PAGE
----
ISIS launches first Malay language newspaper in South-east Asia; distribution includes Singapore: Report

The front page of Al Fatihin, which reportedly launched in southern Philippines on June 20.
The front page of Al Fatihin, which reportedly launched in southern Philippines on June 20. PHOTO: SCREENGRAB FROM THEMALAYMAILONLINE.COM

The Islamic State in Iraq and Syria (ISIS) has launched its first Malay language newspaper for its supporters in South-east Asia, as the terrorist group seeks to expand its reach in the region.

Malay daily Berita Harian reported on Monday (July 11) that the publication, called Al Fatihin, was launched in southern Philippines on June 20.

Al Fatihin means "The Conqueror" in Arabic.

It is also being distributed in Singapore, Malaysia, Brunei, southern Thailand, Indonesia and the Philippines.

According to the Malay Mail Online, which translated the Berita Harian report, an unnamed security expert was quoted as saying that the publication could signal that Malaysia was in ISIS' sights.

 
 

"This psychological campaign means that the terrorists have a big objective, which is to expand their influence among people who understand the Malay language," the expert said.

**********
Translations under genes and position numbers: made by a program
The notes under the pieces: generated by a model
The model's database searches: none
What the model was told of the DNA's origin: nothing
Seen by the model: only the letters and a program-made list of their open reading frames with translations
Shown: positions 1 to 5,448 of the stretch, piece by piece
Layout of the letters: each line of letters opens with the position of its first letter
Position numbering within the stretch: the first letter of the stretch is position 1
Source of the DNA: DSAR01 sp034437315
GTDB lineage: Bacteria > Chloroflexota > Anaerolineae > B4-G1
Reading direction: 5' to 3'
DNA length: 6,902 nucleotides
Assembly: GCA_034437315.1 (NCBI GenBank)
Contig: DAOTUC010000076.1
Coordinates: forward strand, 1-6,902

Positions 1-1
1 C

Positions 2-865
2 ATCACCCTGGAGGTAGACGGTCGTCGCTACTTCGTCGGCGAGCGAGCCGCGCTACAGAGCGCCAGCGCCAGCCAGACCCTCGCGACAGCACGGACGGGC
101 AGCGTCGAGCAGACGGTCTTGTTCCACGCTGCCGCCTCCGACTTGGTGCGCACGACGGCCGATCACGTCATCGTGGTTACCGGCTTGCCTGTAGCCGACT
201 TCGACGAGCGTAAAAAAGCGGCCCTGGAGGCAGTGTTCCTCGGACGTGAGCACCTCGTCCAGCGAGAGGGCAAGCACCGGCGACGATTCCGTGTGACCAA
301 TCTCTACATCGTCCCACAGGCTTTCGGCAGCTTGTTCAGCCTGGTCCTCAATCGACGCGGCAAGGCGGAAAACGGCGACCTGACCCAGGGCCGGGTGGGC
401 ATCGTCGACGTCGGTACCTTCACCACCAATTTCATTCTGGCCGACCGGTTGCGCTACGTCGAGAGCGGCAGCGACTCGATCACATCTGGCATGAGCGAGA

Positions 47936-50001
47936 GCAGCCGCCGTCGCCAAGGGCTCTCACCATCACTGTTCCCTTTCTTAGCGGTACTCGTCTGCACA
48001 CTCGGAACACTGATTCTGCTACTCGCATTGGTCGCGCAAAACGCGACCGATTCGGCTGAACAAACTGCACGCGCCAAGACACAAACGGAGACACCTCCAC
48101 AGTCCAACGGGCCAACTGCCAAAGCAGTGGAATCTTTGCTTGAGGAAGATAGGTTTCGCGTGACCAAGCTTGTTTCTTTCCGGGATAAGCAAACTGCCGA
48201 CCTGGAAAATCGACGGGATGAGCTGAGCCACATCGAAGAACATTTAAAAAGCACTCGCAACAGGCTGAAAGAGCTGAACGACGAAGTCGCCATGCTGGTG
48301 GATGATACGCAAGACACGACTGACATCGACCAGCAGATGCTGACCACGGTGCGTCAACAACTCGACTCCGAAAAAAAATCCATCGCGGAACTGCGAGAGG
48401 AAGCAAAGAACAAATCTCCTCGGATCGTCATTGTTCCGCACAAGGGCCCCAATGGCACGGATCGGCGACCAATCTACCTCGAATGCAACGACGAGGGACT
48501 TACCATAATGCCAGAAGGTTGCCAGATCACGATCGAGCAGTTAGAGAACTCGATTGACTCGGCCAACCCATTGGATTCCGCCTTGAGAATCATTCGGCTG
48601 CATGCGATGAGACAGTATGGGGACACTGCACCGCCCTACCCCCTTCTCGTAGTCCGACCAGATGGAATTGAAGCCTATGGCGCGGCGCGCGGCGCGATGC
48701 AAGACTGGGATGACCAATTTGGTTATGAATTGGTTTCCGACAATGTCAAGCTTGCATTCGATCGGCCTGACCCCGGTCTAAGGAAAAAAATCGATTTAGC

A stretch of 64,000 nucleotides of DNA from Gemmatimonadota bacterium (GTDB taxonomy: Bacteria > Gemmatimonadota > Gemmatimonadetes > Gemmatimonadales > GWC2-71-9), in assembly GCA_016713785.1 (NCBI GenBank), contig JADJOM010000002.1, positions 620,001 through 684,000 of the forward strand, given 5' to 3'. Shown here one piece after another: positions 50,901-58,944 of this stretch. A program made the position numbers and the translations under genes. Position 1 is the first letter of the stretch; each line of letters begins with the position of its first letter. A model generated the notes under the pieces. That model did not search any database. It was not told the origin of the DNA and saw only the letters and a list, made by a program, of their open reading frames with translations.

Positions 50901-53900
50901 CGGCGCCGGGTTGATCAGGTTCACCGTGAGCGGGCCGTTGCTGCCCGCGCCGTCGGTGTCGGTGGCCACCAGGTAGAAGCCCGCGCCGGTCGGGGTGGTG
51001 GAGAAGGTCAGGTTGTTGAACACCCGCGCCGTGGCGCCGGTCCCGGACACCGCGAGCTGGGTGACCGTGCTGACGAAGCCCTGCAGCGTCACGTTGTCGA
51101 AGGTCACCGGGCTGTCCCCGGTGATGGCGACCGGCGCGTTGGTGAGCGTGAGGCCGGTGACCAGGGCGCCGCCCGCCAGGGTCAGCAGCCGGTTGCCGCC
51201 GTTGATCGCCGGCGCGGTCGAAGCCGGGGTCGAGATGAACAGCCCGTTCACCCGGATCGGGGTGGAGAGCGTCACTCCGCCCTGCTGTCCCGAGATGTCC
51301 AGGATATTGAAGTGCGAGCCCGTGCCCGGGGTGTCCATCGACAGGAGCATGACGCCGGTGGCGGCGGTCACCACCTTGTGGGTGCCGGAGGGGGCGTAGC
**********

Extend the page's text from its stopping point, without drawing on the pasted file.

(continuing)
"Based on the way the language is used, we believe the writer or editor of the paper may be from this country."

A paper published on June 23 by Singapore's S. Rajaratnam School of International Studies, which is based within Nanyang Technological University, also confirmed the existence of the publication.

 

The paper's authors, senior analyst Jasminder Singh and research analyst Muhammad Haziq Jani, noted that Al Fatihin's tagline indicated that it would serve the existing South-east Asian "foreign fighters", who mostly hail from Indonesia and Malaysia.

"Al-Fatihin's tagline drives the point that, no matter the differences and nuances in language, identity and origins, South-east Asian jihadists have a common logos and as such, all Malay-speaking jihadists should act as one," the paper added.

The 20-page inaugural edition was also "well-timed" for the holy month of Ramadan, and focused heavily on its significance, as well as the rituals of fasting. There were also reports on the caliphate and features on religion.